Men with Breast Cancer Denied MEDICAID Treatment Coverage


By Laura Riley, Esq.

Medicaid provides health insurance for certain people who have low incomes, have limited resources, and meet other eligibility requirements. Individuals with cancer often qualify for Medicaid through the Aged, Blind and Disabled Program, which provides coverage to individuals with low incomes who are over 65 or who have a disability.

Many states have also enacted screening and treatment programs through Medicaid for specific types of cancer. For example, in California, under the Breast and Cervical Cancer Treatment Program (BCCTP) Medicaid services are provided to qualifying individuals who have been diagnosed with breast or cervical cancer.

However, one of the eligibility criteria as it is written in the Breast and Cervical Cancer Prevention and Treatment Act of 2000 for Medicaid coverage for breast cancer treatment is someone’s gender—to be covered, you have to be a woman.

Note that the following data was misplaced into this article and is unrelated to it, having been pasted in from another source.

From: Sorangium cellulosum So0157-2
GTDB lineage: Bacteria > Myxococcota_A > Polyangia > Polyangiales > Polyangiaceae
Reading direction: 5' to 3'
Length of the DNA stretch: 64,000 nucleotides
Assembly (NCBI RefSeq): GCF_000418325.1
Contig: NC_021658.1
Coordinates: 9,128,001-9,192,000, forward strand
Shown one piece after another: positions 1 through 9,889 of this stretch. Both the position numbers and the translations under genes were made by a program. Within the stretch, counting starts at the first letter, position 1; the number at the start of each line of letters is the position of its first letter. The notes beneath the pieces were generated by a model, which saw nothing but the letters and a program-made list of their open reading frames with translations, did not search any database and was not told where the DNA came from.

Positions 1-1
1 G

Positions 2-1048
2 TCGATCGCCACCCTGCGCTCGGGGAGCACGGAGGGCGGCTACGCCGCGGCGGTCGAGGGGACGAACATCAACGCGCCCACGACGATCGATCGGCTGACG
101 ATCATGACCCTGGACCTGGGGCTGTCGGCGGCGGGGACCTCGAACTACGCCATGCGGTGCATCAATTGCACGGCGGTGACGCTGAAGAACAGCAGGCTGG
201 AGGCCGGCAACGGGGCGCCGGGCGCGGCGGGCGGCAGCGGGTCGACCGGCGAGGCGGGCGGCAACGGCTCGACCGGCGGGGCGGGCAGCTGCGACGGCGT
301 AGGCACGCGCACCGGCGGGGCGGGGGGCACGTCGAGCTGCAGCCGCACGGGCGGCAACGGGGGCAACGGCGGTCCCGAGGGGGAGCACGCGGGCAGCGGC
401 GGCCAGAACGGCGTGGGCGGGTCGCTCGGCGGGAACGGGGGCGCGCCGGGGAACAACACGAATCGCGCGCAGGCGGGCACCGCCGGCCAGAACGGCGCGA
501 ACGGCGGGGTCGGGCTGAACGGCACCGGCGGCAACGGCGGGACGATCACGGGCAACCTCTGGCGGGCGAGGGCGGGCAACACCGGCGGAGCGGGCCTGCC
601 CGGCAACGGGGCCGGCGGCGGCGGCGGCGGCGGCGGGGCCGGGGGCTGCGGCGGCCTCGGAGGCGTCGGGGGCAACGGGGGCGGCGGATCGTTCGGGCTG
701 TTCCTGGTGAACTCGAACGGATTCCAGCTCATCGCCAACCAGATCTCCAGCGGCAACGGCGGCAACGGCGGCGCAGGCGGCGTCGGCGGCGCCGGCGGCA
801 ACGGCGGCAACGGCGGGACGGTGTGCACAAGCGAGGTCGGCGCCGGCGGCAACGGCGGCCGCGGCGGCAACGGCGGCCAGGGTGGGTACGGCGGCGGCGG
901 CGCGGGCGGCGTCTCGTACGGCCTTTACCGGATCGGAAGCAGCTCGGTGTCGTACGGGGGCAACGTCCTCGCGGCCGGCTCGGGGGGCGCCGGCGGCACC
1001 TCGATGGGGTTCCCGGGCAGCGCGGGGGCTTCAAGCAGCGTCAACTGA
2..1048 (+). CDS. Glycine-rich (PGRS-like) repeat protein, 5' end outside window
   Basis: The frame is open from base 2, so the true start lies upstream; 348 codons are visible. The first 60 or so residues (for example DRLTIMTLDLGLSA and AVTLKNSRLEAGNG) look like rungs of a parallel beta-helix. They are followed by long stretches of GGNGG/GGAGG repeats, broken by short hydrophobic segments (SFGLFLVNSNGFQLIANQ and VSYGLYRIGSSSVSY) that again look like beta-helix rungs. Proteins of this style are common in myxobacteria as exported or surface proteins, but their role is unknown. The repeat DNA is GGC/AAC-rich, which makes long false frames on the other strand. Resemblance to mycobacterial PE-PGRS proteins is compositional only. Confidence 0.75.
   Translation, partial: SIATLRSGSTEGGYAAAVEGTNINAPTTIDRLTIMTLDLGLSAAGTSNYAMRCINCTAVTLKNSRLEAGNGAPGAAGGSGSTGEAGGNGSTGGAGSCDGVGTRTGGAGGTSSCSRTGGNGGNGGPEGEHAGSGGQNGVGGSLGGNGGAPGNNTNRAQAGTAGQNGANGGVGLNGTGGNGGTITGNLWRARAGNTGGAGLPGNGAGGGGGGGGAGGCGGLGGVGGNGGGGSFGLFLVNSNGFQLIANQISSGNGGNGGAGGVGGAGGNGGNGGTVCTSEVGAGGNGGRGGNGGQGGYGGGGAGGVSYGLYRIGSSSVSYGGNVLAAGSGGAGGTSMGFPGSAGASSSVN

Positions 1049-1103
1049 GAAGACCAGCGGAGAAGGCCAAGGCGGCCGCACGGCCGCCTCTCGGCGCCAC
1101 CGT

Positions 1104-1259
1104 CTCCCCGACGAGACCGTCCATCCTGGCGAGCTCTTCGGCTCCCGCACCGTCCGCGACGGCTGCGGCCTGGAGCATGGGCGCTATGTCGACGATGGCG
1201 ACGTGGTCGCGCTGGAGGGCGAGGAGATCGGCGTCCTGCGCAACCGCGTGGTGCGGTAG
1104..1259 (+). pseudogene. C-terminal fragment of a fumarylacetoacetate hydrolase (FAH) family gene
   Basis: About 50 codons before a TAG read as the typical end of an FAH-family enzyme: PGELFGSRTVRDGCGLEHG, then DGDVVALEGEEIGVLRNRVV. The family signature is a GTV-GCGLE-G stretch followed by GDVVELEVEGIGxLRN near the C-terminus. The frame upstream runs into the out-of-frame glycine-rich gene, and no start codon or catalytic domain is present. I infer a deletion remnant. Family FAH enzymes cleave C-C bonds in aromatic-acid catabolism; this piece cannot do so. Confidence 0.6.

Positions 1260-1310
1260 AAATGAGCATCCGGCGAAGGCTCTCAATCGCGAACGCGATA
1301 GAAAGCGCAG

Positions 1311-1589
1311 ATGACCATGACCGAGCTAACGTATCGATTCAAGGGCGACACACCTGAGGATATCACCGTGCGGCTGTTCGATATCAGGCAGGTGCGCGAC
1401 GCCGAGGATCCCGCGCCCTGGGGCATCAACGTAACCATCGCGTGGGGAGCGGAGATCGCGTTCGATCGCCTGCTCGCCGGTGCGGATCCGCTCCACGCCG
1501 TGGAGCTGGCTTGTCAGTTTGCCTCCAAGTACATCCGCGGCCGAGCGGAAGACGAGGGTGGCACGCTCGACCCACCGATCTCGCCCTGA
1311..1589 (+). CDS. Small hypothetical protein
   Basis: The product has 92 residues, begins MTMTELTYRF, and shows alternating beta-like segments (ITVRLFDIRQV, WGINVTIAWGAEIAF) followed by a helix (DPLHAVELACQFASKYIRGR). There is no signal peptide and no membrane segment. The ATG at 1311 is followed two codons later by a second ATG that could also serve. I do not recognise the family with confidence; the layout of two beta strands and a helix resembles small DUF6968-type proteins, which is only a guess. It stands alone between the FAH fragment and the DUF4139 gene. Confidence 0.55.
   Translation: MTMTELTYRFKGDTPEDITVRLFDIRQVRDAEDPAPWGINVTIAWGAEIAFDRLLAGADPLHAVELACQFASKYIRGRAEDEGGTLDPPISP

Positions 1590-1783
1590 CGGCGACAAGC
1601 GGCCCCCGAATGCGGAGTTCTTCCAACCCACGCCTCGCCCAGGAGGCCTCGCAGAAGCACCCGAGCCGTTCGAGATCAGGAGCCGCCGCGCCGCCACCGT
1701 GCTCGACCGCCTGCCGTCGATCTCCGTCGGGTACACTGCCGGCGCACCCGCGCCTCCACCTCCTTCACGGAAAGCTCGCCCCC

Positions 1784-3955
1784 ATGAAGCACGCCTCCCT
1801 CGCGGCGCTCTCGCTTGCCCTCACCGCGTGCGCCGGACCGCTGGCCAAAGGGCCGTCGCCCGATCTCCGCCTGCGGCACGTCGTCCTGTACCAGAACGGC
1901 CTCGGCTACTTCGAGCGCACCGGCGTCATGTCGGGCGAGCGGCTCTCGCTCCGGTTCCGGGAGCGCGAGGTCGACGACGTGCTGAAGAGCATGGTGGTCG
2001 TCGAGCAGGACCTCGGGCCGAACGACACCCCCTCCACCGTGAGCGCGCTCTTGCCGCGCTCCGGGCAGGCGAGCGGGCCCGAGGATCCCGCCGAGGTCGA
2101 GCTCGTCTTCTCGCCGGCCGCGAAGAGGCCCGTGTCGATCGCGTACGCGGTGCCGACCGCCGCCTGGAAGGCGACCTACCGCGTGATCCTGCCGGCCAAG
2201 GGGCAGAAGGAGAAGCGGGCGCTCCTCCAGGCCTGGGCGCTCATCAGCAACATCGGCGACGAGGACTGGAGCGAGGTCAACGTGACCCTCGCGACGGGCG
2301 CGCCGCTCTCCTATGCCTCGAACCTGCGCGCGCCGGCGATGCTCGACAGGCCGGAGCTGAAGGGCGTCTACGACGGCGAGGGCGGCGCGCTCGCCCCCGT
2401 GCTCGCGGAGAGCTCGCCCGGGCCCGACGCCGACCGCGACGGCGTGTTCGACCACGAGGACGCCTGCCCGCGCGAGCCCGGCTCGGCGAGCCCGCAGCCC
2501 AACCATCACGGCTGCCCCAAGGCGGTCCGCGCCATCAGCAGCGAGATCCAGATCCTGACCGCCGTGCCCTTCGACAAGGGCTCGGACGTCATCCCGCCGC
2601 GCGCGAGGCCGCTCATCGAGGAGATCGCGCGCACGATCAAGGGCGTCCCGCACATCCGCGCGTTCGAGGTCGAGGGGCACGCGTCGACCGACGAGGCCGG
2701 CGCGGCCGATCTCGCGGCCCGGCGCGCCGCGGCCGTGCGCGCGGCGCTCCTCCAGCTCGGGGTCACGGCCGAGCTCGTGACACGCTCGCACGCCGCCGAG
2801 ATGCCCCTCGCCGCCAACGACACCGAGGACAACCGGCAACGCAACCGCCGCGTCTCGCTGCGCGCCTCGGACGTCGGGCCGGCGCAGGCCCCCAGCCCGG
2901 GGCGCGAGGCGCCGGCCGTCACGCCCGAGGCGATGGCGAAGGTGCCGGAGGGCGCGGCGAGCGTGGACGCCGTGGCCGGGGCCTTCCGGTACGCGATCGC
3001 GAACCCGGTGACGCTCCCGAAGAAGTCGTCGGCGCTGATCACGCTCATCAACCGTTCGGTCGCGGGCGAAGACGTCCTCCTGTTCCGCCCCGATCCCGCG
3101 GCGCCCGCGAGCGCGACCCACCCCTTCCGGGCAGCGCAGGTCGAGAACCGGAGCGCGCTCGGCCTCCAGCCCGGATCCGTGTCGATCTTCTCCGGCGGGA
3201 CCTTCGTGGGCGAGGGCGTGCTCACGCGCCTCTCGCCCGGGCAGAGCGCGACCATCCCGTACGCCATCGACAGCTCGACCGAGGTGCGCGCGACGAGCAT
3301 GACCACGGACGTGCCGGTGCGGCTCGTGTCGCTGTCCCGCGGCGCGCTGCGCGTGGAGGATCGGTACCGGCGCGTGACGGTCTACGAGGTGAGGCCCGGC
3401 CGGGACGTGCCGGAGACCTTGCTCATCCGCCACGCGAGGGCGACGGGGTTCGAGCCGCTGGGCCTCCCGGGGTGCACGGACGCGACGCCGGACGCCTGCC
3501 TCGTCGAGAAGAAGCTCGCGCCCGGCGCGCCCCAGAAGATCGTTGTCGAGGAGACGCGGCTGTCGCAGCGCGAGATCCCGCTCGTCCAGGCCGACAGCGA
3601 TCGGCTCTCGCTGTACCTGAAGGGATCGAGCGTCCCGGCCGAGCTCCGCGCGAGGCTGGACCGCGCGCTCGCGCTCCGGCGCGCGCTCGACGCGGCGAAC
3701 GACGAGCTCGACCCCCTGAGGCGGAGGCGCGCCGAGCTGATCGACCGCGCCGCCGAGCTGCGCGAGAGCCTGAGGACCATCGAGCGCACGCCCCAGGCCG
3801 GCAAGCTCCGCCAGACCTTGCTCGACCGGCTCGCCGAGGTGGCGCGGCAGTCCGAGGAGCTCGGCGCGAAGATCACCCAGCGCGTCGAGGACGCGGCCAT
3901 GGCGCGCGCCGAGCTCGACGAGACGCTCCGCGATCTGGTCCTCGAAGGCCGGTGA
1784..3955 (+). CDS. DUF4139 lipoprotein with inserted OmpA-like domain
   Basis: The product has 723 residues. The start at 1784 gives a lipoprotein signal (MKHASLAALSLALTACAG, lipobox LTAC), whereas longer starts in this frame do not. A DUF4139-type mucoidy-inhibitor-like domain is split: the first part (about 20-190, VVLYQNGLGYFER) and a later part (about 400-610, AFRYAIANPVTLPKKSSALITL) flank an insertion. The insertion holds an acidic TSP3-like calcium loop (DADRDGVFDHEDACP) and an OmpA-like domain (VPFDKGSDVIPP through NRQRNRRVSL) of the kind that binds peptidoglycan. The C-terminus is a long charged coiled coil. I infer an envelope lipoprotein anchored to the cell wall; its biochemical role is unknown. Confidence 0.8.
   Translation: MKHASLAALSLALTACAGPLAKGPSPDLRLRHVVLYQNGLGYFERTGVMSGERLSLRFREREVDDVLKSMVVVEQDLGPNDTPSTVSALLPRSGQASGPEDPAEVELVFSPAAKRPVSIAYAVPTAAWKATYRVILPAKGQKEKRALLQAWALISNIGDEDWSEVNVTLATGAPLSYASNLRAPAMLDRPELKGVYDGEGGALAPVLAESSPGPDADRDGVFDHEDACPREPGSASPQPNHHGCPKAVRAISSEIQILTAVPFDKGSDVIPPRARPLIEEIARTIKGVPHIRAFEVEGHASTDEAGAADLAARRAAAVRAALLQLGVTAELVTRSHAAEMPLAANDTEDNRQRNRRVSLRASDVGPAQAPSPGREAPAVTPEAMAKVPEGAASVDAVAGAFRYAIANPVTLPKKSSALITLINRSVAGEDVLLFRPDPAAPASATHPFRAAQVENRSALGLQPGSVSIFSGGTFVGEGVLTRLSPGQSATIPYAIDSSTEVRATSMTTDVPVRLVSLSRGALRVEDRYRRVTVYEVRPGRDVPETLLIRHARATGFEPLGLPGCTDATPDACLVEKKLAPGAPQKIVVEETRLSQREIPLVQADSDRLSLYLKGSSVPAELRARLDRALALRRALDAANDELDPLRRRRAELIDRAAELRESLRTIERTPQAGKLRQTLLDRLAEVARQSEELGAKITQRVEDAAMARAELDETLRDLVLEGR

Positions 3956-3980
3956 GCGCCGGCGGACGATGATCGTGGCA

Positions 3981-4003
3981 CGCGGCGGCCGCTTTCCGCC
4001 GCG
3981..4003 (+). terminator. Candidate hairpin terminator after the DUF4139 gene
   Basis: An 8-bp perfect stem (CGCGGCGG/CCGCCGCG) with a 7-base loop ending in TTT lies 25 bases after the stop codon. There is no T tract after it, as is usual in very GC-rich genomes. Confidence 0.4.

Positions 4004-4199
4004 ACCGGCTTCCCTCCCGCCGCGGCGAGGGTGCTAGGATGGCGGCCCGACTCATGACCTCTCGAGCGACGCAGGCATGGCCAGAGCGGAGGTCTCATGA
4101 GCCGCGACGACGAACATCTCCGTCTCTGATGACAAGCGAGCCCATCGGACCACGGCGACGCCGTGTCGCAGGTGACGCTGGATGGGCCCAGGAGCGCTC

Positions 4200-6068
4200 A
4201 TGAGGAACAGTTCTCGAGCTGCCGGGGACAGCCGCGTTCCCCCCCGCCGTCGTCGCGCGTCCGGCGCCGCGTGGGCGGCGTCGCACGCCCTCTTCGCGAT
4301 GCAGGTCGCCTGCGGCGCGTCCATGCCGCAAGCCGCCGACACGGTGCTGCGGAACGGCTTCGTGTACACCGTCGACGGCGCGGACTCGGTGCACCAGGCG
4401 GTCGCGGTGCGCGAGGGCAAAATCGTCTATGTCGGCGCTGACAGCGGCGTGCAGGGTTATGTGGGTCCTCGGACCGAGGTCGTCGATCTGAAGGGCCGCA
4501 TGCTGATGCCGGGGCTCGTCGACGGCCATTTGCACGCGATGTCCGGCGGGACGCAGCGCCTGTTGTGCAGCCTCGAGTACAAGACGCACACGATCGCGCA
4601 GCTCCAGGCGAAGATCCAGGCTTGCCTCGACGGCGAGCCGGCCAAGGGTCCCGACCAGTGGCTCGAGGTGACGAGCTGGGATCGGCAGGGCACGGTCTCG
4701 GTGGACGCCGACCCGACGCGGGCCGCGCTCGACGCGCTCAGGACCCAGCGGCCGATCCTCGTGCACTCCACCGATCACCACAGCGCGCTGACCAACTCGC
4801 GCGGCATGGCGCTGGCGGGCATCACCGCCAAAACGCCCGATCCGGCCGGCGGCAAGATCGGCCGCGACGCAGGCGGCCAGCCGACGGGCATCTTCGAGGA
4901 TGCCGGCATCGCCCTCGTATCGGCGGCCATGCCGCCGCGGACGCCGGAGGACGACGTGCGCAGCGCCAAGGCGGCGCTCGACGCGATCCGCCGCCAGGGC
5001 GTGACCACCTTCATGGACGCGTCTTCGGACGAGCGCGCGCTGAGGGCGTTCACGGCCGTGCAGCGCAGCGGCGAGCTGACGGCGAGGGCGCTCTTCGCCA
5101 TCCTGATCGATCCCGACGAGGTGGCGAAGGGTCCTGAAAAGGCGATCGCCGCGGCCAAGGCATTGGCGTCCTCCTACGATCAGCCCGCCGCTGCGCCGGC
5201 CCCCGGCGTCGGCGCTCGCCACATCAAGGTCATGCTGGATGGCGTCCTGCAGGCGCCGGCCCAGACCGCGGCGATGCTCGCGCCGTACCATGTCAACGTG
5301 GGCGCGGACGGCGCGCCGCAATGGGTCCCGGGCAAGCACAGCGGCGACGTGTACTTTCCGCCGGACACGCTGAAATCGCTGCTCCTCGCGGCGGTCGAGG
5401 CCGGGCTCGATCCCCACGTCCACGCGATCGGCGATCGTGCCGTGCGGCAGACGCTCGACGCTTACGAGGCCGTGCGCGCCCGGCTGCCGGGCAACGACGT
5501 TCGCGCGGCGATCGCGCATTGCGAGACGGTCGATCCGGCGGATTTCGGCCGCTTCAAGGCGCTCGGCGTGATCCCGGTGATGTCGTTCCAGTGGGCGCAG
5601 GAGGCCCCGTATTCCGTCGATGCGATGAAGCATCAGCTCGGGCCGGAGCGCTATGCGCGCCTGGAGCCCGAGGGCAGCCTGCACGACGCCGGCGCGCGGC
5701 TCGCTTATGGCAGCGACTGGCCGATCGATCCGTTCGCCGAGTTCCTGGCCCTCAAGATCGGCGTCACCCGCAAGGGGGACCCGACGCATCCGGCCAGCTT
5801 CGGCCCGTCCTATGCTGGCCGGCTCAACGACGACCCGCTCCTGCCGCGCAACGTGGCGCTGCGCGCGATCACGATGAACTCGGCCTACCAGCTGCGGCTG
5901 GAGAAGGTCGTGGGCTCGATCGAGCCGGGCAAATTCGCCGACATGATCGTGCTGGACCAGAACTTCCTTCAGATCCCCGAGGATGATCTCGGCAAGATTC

Breast cancer among men is relatively rare. According to the American Cancer Society (ACS), breast cancer is about 100 times less common among men than among women. (

That does not mean that men are not affected by the disease. ACS expects 2,140 new cases of invasive breast cancer to be diagnosed in men in 2011. One of these men was Raymond Johnson, a 26-year-old construction worker living in South Carolina. He was recently denied Medicaid coverage when he would otherwise be eligible for it, due to his breast cancer diagnosis, because he is a man.

Want to learn more?

To read Raymond Johnson’s story, please visit:

For more information about Medicaid, other coverage issues, and more, contact the Cancer Legal Resource Center (CLRC) at 1-866-THE-CLRC or


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